Behind every great man, so the saying goes, is a great woman – or, in the case of the man known to posterity as William the Conqueror, a diminutive one. William’s wife Matilda of Flanders stood little more than four feet tall, but she loomed large, all the same, in the creation of his newly royal dynasty.
The first of her attributes that appealed to the young William, duke of Normandy, was her impeccably blue blood.
anders, and a descendant of the great Charlemagne, while her mother, Adela, was a
daughter of the king of France. Her lineage promised to bestow both lustre and legitimacy on the bastard-born Norman duke, whose power, amid the brutal unpredictability of eleventh-century politics, had always depended principally on the strength of his sword-arm.
When they married, probably in 1050, William discovered that he liked more about his well-connected wife than simply her pedigree. Strikingly, and very unusually for a medieval ruler, he seems to have taken no mistresses and fathered no illegitimate children once he became a married man. During the next two decades, this happy union produced four or five daughters and four sons, who would provoke the only significant tension between husband and wife: Matilda favoured their first-born, Robert – disparagingly dubbed Curthose, ‘short-boot’, because of the low stature he had inherited from his mother – while William preferred their third son, his namesake, known as Rufus for his red hair or ruddy complexion.
But Matilda was much more than an aristocratic brood mare. Dutiful and pious, she was also well educated, independent-minded and fiercely ambitious. When her husband mustered his forces for his assault on England, the kingdom he claimed after the death of its childless king Edward the Confessor, it was Matilda who commissioned the most spectacular ship that sailed with his invasion fleet: the Mora, a formidable longship, its figurehead said to have been a golden boy blowing an ivory horn. And when William set his course across the Channel, it was Matilda he left as regent to safeguard his Norman duchy in his stead.
Tracy Borman tells this story with a steady eye and a steady hand, tracing what can be known of Matilda’s part in the events that were to change the course of English history. Her difficulty, though, is that biography is a challenging form for an eleventh-century subject, and especially for an eleventh-century woman, even one as eminent as England’s first Norman queen. ‘From the very beginning,’ she says, ‘Matilda’s life was shrouded in mystery.’ But it wasn’t, of course, to those who were there. Only in retrospect does it become mysterious, when even dates of birth and death, let alone nuances of temperament and motivation, can be difficult to sift with any certainty from the surviving sources.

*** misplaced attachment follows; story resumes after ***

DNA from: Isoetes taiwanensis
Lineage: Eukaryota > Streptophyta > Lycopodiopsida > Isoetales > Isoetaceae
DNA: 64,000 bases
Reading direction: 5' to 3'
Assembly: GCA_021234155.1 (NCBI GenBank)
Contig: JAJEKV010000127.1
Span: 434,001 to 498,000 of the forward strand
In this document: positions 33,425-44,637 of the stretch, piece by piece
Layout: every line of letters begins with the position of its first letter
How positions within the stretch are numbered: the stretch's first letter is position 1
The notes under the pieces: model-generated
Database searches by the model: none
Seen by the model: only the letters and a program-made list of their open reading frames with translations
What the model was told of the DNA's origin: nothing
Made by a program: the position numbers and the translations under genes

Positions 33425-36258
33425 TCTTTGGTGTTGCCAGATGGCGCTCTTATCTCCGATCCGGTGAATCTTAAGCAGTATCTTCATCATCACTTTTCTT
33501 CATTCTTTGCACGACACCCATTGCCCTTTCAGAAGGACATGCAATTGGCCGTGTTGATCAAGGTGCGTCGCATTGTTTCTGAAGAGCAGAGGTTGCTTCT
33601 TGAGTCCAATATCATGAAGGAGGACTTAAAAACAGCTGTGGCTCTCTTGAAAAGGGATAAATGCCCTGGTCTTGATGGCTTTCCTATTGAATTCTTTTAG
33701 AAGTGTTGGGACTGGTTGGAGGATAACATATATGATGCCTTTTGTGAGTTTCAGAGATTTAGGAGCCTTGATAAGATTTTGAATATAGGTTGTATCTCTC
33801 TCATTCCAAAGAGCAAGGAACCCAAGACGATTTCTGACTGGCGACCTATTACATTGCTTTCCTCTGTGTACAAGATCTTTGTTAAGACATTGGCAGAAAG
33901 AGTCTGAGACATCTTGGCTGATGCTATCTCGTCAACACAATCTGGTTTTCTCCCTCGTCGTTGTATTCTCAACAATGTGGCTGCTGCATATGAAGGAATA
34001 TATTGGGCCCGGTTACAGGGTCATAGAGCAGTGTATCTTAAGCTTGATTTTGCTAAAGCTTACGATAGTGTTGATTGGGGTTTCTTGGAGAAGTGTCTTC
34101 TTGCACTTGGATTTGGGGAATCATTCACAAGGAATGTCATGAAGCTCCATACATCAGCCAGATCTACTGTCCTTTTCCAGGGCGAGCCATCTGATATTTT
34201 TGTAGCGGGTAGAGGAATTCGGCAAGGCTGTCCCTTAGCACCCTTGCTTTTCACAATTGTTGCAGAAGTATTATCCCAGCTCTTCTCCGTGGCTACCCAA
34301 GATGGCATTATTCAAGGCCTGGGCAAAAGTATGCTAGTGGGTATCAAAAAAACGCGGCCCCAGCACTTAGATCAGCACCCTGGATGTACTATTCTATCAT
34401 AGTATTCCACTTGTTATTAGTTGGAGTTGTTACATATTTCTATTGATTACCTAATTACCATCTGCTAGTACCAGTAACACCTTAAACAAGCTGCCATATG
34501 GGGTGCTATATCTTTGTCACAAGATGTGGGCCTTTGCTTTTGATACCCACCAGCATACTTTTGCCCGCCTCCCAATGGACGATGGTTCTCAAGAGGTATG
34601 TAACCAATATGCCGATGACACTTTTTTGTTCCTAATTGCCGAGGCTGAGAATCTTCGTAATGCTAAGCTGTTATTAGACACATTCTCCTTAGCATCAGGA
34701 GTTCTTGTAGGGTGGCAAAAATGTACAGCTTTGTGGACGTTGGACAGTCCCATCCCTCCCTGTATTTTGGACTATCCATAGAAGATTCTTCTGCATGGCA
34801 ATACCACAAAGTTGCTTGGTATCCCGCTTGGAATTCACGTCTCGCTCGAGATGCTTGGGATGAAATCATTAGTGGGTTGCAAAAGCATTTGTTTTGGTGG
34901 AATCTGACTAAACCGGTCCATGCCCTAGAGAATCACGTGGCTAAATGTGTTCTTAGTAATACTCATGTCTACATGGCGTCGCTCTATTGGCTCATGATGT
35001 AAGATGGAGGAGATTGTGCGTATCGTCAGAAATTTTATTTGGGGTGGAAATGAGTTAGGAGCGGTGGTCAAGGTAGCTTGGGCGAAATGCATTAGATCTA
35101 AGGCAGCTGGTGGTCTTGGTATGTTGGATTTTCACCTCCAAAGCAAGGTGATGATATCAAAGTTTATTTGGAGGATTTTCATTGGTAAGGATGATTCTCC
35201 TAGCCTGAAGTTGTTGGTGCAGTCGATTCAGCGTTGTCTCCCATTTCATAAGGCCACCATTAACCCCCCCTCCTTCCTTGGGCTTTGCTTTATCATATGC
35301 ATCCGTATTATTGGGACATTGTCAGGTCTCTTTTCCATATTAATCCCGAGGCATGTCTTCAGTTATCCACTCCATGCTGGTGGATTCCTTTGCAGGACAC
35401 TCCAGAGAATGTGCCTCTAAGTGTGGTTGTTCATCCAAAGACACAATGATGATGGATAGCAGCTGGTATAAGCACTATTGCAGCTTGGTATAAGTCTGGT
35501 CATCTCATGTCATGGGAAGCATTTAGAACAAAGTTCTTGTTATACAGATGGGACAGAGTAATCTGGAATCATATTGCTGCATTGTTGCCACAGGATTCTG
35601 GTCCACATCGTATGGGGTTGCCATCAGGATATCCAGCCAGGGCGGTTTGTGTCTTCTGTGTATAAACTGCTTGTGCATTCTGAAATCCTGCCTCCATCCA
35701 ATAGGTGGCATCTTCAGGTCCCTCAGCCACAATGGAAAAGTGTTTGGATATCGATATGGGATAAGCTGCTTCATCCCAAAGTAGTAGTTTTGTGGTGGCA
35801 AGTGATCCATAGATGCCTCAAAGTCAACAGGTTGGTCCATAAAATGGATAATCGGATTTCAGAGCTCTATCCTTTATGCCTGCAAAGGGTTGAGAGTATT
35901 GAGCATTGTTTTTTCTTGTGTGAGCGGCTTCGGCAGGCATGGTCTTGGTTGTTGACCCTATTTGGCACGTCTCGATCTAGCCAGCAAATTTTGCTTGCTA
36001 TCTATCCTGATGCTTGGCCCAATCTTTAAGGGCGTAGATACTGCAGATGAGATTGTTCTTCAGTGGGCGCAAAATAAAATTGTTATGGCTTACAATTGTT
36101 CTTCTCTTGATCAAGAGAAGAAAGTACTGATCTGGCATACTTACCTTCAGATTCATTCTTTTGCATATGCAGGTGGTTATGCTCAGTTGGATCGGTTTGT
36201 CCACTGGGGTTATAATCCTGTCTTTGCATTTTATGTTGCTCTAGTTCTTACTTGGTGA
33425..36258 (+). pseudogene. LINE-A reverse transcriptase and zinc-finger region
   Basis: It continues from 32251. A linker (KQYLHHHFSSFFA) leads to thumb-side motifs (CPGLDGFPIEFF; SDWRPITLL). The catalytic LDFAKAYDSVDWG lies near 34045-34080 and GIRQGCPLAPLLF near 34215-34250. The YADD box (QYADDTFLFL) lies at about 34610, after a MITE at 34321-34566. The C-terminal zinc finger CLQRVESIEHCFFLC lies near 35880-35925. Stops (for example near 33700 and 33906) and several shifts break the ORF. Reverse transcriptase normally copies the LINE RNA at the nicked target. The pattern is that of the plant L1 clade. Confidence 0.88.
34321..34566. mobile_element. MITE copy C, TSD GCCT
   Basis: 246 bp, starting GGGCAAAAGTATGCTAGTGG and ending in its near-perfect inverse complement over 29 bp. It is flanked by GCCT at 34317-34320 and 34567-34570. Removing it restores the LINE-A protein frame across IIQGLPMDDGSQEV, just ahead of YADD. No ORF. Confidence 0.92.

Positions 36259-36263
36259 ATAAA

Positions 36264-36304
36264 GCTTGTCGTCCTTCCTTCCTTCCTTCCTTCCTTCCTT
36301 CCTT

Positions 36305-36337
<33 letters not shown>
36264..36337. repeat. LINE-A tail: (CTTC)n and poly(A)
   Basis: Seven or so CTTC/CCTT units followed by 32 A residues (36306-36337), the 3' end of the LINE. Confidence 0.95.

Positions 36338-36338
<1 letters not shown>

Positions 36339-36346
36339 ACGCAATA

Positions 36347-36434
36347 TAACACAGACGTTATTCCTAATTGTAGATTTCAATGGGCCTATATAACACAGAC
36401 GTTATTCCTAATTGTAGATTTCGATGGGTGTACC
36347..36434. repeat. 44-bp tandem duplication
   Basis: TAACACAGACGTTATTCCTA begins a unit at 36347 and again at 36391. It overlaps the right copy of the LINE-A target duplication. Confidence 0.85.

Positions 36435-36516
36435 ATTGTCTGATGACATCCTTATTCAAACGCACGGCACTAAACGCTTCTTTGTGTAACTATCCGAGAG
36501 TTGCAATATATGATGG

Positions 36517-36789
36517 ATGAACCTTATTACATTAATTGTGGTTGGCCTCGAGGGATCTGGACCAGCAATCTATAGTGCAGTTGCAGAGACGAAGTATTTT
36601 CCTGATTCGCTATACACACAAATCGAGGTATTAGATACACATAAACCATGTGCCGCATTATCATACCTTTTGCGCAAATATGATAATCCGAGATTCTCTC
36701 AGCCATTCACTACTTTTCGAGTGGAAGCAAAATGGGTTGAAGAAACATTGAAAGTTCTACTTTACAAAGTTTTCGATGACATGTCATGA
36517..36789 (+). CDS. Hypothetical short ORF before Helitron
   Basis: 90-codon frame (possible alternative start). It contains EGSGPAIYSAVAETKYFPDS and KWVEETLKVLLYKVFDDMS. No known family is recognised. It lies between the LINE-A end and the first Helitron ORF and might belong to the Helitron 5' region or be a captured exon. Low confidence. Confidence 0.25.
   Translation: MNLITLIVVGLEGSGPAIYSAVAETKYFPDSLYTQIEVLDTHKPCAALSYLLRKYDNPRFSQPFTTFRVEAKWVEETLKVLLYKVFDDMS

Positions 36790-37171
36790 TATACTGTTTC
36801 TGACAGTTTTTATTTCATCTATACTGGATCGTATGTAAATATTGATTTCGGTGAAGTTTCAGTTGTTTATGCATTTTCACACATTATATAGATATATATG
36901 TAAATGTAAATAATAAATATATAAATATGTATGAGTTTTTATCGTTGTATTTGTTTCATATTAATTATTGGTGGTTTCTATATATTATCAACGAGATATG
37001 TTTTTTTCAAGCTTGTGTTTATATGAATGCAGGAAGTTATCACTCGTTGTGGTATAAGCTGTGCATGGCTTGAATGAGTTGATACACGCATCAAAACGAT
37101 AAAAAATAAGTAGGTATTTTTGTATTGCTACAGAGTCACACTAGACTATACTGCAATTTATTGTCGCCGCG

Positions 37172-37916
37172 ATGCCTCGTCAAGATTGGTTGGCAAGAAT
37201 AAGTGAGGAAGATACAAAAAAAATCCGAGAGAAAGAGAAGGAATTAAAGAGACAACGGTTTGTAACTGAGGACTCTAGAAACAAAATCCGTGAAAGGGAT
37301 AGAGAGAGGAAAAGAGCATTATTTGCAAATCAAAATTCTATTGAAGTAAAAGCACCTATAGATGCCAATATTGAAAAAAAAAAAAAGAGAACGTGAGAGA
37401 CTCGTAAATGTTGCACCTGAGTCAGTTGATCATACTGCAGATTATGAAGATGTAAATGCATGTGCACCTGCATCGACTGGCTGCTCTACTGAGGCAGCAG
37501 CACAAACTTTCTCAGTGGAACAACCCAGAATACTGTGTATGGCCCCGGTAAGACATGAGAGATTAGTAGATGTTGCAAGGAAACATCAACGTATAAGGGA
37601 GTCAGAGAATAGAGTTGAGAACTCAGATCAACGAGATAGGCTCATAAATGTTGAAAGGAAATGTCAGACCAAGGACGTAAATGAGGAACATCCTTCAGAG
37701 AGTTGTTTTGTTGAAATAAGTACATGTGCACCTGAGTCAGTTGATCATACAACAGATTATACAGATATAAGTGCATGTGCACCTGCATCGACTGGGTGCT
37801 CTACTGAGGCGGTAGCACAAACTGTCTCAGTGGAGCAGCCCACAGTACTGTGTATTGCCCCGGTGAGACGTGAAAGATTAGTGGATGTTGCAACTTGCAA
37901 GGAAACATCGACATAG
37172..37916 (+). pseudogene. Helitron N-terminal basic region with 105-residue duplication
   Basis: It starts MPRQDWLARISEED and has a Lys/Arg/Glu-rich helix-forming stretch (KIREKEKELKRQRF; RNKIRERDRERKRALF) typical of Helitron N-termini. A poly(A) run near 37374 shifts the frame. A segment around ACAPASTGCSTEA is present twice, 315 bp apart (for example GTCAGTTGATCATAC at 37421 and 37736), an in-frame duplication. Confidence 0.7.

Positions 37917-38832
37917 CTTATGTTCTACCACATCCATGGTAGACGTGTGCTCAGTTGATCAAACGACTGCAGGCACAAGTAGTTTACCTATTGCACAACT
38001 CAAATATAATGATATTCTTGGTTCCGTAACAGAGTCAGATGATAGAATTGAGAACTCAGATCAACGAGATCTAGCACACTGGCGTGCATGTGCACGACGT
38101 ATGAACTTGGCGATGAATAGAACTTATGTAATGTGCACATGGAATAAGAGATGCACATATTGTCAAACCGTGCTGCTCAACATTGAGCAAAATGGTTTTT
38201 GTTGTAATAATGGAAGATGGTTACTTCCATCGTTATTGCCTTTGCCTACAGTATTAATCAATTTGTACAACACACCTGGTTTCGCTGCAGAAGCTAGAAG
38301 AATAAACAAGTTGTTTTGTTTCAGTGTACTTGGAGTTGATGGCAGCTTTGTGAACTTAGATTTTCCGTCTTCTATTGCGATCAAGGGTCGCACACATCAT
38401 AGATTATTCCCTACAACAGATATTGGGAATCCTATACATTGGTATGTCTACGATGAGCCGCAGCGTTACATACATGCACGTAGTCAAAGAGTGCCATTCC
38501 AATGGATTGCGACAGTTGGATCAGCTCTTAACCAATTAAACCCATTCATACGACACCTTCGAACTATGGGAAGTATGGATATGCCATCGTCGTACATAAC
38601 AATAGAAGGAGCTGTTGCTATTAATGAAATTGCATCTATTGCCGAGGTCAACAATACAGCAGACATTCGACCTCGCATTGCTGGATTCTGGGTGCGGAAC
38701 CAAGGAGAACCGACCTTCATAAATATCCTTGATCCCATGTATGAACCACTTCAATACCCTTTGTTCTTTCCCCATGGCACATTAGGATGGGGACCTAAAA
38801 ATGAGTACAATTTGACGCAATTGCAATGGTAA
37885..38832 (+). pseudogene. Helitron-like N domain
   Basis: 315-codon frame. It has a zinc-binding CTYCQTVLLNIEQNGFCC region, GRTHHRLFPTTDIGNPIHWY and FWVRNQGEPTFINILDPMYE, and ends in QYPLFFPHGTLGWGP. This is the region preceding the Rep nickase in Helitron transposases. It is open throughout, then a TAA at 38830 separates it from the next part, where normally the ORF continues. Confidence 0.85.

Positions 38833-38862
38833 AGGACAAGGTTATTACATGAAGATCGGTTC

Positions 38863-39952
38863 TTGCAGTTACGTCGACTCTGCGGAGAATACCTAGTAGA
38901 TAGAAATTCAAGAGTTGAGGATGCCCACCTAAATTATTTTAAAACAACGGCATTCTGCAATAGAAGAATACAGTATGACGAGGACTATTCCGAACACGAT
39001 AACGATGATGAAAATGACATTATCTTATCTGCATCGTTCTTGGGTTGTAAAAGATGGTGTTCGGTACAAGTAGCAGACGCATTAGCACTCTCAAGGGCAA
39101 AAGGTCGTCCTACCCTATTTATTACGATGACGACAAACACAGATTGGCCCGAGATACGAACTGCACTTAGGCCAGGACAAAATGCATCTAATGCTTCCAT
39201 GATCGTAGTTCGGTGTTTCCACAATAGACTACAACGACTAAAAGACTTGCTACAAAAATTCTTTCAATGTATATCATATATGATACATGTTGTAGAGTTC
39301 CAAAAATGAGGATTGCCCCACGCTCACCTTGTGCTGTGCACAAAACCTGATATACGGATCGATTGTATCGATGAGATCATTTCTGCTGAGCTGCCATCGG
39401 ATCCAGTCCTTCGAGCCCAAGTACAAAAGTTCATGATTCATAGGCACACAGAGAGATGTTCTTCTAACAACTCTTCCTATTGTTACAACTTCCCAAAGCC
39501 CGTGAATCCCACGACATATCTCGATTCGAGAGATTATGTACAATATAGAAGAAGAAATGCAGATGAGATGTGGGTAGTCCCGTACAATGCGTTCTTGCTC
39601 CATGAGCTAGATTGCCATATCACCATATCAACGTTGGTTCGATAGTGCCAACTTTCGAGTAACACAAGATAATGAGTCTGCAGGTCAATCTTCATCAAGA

Borman is undoubtedly right that, at a distance of almost a millennium, the records we have – from the charters that bear the stamp of Matilda’s political influence, to the great chronicles of the Anglo-Norman monastic historians Orderic Vitalis and William of Malmesbury – are both extraordinary and intriguing. It’s more of a stretch to claim that, from them, Matilda’s ‘character emerges in all its brilliantly contrasting facets’. Borman’s attempt to craft a portrait of her heroine is both thorough and thoughtful; but, while the broadest brushstrokes are confidently drawn, the details – inevitably but frustratingly – are a lattice-work of ‘would have’, ‘could have’, ‘might have’ and ‘must have’.
In the end, colour and drama are brought to the story more often by what Matilda didn’t do than by what she did. Despite the fact that the Bayeux Tapestry is still known in France as ‘La Tapisserie de la Reine Mathilde’, she neither commissioned nor stitched it herself, as longstanding tradition would have it. Nor did she choose to marry William only after he had viciously beaten her for her temerity in refusing his suit at the first time of asking – just one of a handful of lurid stories of sadistic violence supposedly enacted by William upon his wife that found their way into the chronicles of later centuries. In another, he drags Matilda behind a horse by her hair and parades her naked through the streets of Caen because of rumours of her infidelity while he was occupied with the conquest of England.
There is no contemporary evidence at all to support these tales – and weaving them into the unfolding story of Matilda’s life, along with romantic nineteenth-century evocations of her imagined beauty, risks muddying the historical waters. But perhaps the violence of these legends can be read as a lasting echo not only of the forcefulness of Matilda’s daunting husband, but also of the implicit challenge embodied by a woman who was his consort in political as well as personal terms. And, on one notable occasion, Matilda did dare to defy her husband and king. When their eldest son Robert’s resentment at his exclusion from the corridors of power boiled over into rebellion in 1078, Matilda sent not only secret messages but quantities of silver and gold to her favourite child.
It’s here – in Matilda’s political agency in an overwhelmingly masculine world – that the fascination of her story lies. The fact that all subsequent sovereigns of England are her direct descendants seems more a question of genealogical happenstance than the ‘extraordinary feat’ that Tracy Borman suggests; much more extraordinary, as she shows, was the political stature that far outstripped the tiny frame of the Conqueror’s queen.